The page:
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Between the folds

Aug 28, 2017

Servicing facilities deal with the complexities of life raft inspection and repacking

Life rafts in various stages of inspection at Liferaft Services in York, Maine.

Life rafts in various stages of inspection at Liferaft Services in York, Maine.

Jon Leavitt lifted the life raft onto the workshop floor and opened its fiberglass case. He quickly found water where it didn’t belong.

Liquid had pooled at the bottom of the case. Leavitt sliced into the vacuum bag and removed this protective outer layer surrounding the raft. Again, he noticed water, this time on the raft itself.

“A little bit of moisture has gotten in. You can see rust on the fittings,” he said, pointing to metal components connecting the carbon dioxide canister to the raft. “I don’t know how the moisture got in, but it did.”

He figured it out minutes later: A tiny hole opened in the vacuum bag, likely from rubbing against the gas canister during years at sea.

Leavitt, whose family has run Chase Leavitt & Co. in Portland, Maine, for more than 150 years, has serviced life rafts since the mid-1980s. In a given year, the company repacks about 650 rafts, many for lobstermen and fishermen operating from nearby ports.

Jon Leavitt of Chase Leavitt in Portland, Maine, unpacks a raft for inspection.

Chase Leavitt, along with its other facility in Ellsworth, Maine, is among a handful of companies performing this work. Liferaft Services, with stations in York and Belfast, Maine, is another. But there are fewer than 10 such facilities between Canada and Boston. 

Authorization required
The Coast Guard and life raft makers won’t let just anyone service a raft. Approved operations must pass a Coast Guard inspection and receive authorization from the manufacturers. This authorization typically requires employees to complete a training program, among other steps. Kent Molsted Jorgensen, Viking’s manager for rules and regulations, said the company has a “zero-tolerance policy” toward unauthorized servicers.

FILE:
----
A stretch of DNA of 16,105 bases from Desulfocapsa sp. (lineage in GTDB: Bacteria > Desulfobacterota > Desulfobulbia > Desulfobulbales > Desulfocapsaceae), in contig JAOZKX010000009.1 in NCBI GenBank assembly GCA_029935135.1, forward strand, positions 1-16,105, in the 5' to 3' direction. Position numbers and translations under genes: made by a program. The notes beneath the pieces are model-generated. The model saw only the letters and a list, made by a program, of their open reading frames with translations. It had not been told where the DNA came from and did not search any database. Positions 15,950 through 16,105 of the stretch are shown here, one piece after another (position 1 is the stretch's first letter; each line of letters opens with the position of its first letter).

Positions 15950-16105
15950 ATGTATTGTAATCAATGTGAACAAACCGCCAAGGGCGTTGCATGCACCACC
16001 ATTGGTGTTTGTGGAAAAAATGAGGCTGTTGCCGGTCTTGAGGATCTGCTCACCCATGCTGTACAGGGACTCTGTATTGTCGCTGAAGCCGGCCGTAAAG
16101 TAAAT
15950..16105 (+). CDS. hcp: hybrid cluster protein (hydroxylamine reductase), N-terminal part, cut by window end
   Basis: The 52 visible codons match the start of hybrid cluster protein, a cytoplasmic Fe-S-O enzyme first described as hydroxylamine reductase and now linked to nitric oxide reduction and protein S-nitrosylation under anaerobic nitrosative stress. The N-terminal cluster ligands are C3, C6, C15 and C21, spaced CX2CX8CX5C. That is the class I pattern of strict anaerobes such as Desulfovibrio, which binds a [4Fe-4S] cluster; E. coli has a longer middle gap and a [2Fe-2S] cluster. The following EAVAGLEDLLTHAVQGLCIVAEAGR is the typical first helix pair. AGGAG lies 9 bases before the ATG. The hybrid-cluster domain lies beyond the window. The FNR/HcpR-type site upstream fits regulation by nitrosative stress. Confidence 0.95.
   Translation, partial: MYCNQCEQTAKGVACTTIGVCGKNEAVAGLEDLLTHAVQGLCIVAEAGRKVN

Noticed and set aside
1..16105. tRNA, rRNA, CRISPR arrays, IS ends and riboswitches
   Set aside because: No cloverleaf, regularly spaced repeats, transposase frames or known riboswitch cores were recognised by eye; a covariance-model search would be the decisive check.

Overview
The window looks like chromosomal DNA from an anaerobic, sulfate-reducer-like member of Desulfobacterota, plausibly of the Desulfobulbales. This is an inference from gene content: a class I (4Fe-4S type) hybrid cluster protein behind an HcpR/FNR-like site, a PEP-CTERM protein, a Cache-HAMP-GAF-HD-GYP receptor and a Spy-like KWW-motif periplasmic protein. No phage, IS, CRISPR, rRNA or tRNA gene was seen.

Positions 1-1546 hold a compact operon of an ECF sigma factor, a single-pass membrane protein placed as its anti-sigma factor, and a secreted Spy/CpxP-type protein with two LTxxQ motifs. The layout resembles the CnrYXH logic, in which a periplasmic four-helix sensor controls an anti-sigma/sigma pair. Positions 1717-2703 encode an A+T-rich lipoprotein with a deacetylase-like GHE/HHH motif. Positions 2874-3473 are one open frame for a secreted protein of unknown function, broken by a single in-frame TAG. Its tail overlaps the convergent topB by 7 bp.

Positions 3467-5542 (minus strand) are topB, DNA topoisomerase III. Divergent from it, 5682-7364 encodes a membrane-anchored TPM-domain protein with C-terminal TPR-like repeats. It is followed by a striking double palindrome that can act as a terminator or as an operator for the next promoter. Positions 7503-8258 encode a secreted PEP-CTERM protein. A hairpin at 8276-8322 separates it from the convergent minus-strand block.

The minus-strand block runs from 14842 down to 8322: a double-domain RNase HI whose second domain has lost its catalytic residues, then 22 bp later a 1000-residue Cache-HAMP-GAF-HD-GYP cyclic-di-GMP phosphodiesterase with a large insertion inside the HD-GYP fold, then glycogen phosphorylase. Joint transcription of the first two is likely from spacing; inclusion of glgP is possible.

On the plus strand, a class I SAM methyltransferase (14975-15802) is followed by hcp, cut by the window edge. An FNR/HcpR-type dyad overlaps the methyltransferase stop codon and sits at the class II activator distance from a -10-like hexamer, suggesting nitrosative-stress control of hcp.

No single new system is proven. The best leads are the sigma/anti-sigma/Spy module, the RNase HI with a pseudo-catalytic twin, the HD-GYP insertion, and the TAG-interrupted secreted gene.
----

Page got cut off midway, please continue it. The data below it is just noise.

Why so much scrutiny? Jorgensen cited several reasons. For one, life rafts are critically important safety devices that must work during emergencies. Secondly, different raft types are serviced differently, and technicians must be familiar with each.

“This is not a process put in place by manufacturers to complicate things,” Jorgensen, who is based in Denmark, said by email.

Rather, he continued, the process ensures life rafts dropped at authorized stations are properly inspected, serviced, repaired and packed before being returned to the customer. This ensures the raft “will function if needed until the next date of servicing.”

Sales manager Eric LaRose, left, with technician Tim Virgin of Liferaft Services alongside a raft prior to repacking.

Under federal rules, commercial fishermen and inspected vessel operators must carry life rafts and service them annually. There are no such requirements for recreational vessels, although some regattas and offshore races require life rafts.

“While we would recommend servicing recreational life rafts at the required intervals, it is not required by regulation to be done,” said Kevin Plowman, USCG Sector Northern New England Commercial Fishing Vessel Safety Examiner.

Viking, Survitec and other major raft makers typically recommend servicing every three years for rafts packed in vacuum-sealed bags. There are no statistics showing how many recreational owners follow these guidelines, but raft makers and servicers acknowledge some owners don’t follow them.

“Most people do not repack their rafts, or do it in a timely manner,” said Andy Hiller, a sales manager with safety gear maker Survitec Group.

Hiller suggested one reason is an “out of sight, out of mind” mentality, particularly for raft owners who store them below deck. Cost is another factor. Although life raft servicing typically ranges from $500 to $1,000, standard recreational four- to six-person raft servicing can be found for $1,200 or less.

Regular service extends life
On the other hand, regularly serviced rafts can last 15 or 20 years. But for boaters not inclined to service their rafts, delaying the work doesn’t typically save money, according to Eric LaRose, sales director with Liferaft Services. Food, water, batteries and flares inside the raft have varying expiration dates, and pushing off service means more of these items must be replaced. At some point, repairs might also become necessary.